Little Gem Guitar Amp Questions

I recently went to build the Little Gem guitar amp from runoffgroove.com. Its a great little amp from what i have read. I made the basic heart of it so far. I have the four caps, resistor, IC socket, and its all connected. I think basically all thats on the breadboard for the PCB layout here: http://runoffgroove.com/littlegem.html(scroll down).

I'm confused on where to put the two pots and connect power and all that. I don't have the gain pot yet, but i do have the 25 ohm rheostat. The rheostat has three prongs, would i use the middle leg for the "out" part and the other two for the other part? I can't seem to get it.
Also, is there a common ground between the input from the guitar, the 9v battery, volume pot, and output?

Help please!

I found a layout on Flickr that explains it, i think. See the third picture.

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This is a nice little circuit and does well with my cigar box guitar projects. I even made for my iPod but factored in a jack for a 9v power supply.
John Smith (author) 8 years ago
On the gain pot, would it be better to use a linear taper or audio taper one?
I've built two of these (my first ever electronics project), and used an audio taper for the first one. It works fine, but the gain is spread over the dial more evenly on the second one I made with a linear taper. Audio taper is much better for volume control, but I think the gain in this amp doesn't change the volume as much as it changes the character of sound.
gmoon8 years ago
Hi John (got your pm.)

-- Ground
Yes, all the ground symbols connect together, ultimately to the negative terminal of the battery.

-- Rheostat
The rheostat forms a voltage divider. Connect one side to the circuit output, and the other side to the ground. The "divided voltage" is the center tab of the rheostat (the "wiper") and that connects to the speaker.

Connect the other speaker terminal to the ground.

Normally in an amp the volume control would be a voltage divider wired at the input. In this case, the rheostat is a different type of volume control--an attenuator. Using a attenuator lets the amp run "hot" all the time (distortion-- bad in stereos, good in guitar amps), and subtracts volume from the output. But a normal pot can't be used here--even the little LM386 can generate enough current to fry a 1/4 watt pot. Hence the need for a rheostat (most low-resistance "pots" are rheostats by their nature, anyway.)

-- An audio taper pot is probably referable for the gain pot. Connect the center and one of the outer pot terminals to the circuit (pins 1 and 8.) Per the schematic, you can connect the unused pot terminal to the center wiper terminal. It's usually good practice to do so--if the pot malfunctions (gets dirty, which is common) then the resistance can never exceed the maximum value of the pot.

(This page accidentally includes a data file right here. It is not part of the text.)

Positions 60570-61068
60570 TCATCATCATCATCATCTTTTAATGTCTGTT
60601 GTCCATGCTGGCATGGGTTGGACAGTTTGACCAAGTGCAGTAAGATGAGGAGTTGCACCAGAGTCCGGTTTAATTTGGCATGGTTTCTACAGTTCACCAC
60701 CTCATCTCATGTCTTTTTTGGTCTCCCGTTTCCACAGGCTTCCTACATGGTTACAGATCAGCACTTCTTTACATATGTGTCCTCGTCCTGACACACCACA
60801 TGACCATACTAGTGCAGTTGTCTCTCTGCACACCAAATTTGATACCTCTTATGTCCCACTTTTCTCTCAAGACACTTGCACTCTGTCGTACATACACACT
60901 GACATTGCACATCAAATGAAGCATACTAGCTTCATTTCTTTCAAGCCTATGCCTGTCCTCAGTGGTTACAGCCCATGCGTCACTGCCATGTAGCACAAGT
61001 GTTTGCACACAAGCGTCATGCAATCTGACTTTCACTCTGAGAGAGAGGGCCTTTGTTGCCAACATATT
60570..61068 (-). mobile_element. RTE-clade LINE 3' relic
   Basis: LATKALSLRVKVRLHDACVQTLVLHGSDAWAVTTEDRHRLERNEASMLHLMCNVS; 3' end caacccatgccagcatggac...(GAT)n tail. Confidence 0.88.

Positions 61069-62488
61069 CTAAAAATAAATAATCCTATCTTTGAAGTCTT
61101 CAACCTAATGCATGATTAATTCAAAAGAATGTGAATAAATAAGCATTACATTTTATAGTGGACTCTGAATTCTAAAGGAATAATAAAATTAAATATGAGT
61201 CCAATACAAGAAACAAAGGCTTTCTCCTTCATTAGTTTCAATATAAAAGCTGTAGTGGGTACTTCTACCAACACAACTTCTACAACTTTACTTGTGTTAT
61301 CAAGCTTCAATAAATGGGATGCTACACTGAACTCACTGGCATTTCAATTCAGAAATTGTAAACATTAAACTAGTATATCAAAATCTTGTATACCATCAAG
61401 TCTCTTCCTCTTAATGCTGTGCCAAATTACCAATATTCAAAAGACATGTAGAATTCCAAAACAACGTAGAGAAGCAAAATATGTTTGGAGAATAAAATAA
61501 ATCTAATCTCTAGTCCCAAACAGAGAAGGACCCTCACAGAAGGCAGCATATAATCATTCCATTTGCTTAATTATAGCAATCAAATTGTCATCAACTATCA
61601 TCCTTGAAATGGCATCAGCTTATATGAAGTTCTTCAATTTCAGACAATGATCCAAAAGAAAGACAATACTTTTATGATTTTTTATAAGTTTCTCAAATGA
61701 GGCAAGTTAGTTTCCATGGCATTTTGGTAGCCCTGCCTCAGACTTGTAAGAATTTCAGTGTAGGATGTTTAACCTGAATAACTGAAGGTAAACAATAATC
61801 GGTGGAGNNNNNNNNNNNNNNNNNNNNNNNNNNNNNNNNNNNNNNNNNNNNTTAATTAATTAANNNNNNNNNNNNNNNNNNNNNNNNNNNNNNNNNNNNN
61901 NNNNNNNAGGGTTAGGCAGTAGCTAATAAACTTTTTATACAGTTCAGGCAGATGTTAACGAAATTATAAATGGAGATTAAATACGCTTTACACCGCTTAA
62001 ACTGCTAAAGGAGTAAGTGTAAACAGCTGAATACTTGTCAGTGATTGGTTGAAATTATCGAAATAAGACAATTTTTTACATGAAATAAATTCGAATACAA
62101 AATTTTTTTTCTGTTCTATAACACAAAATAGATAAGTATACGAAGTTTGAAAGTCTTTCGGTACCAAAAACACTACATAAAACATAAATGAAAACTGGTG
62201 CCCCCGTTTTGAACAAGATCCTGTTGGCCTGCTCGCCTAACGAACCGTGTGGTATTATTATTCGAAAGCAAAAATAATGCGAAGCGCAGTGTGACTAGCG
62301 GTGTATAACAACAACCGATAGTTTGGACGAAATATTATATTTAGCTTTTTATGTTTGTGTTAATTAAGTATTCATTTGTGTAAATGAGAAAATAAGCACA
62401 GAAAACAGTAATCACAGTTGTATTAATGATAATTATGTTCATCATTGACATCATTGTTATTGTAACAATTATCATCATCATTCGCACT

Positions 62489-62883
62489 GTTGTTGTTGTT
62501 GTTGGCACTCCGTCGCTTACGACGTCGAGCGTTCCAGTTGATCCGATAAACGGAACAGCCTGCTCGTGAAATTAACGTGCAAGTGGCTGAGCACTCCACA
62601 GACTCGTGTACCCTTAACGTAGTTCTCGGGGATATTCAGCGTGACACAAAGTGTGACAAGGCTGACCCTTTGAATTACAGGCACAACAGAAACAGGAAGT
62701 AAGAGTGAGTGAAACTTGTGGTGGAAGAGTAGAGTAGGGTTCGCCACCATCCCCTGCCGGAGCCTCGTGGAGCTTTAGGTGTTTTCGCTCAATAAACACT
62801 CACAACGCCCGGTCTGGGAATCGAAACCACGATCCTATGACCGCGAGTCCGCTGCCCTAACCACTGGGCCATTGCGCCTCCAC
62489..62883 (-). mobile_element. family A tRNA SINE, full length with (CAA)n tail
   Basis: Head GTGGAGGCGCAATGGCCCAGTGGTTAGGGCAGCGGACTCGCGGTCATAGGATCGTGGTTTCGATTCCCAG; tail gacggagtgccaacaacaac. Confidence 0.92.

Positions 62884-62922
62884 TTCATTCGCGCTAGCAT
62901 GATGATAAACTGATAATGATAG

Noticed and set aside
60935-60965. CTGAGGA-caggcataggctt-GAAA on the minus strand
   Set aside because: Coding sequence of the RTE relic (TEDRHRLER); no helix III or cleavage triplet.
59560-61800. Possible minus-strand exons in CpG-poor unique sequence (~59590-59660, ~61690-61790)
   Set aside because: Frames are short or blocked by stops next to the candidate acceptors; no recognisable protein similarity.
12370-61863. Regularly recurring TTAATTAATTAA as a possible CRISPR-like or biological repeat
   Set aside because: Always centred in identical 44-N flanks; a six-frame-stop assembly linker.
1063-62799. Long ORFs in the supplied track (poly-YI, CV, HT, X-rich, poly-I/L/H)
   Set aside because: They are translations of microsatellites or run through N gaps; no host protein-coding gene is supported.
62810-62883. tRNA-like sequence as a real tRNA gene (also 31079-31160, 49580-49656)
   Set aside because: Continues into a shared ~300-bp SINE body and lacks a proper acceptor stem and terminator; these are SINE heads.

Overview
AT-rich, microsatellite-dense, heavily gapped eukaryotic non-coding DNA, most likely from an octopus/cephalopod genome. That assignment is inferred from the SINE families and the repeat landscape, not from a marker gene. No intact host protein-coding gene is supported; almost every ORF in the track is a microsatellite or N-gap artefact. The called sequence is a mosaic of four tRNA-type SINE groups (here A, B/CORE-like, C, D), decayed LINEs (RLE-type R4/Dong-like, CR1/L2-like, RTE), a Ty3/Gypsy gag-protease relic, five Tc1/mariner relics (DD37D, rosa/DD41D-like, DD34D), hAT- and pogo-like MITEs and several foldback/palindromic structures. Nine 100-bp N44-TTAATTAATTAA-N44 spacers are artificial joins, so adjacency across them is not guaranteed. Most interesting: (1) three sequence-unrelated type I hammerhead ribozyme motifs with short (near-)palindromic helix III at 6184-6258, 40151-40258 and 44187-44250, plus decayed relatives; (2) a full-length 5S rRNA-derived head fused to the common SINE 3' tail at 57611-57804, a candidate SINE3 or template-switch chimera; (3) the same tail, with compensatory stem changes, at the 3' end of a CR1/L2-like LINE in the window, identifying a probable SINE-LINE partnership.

Actually, it doesn't so much matter here, since an open connection (near infinite resistance) is the normal low gain setting anyway...

-- Both layout drawing look pretty instructive. Note all the common connections to the left-side power strip (the ground.)
John Smith (author)  gmoon8 years ago
Thanks! I'm not sure what you mean in your description of using the audio taper pot, though. And what is the difference between the pots(audio and linear taper)? I'm pretty far on it so far, i made a decent speaker enclosure for the miniature speaker i have(3watts). I'm working on putting the amp part into a Rolodex box, and mounting it on top of the speaker box. I already have the pots, knobs, on/off switch, and input installed. I think all thats left is to wire it up, insert the LM386 and then some other minor things. I'll try to get some pics up tomorrow. I think the rolodex case looks pretty cool myself...
Audio loudness is a log function. That just means that an audio taper pot changes resistance very gradually on one side, and very abruptly on the other side. Of course, I can't guarantee that an audio taper is right for the gain loop--the LM386 datasheet doesn't say. Suffice to say that either type will work, but when appropriate the audio taper will be easier to adjust.

Our perception of volume is that it's linear; when it is not. A 10-watt amp is only twice as loud as a 1-watt amp. So a 10-watt amp turned down to half-as-loud can't be 5 watts (that's linear.) It's closer to 7 watts. The audio taper takes that into account. Here's a good PDF that explains the differences, and shows how to modify the response of a linear pot with a resistor or two...

As far as wiring the gain pot, just look at your schematic (pic 2.) It shows one side connected to pin 8, and the other side together with the center wiper is connected to pin 1. Again, you don't have to connect the "unused" side--the pot center is the important connection (tying in the unused side is just good design practice.)

Yeah, post a pic or two...
gmoon gmoon8 years ago
Err, preferable, not referable...

And the drawing with the ground strip is the third one...
Sandisk1duo8 years ago
for the potentiometer, the center "pin" and one outer pin are used to give an adjustable output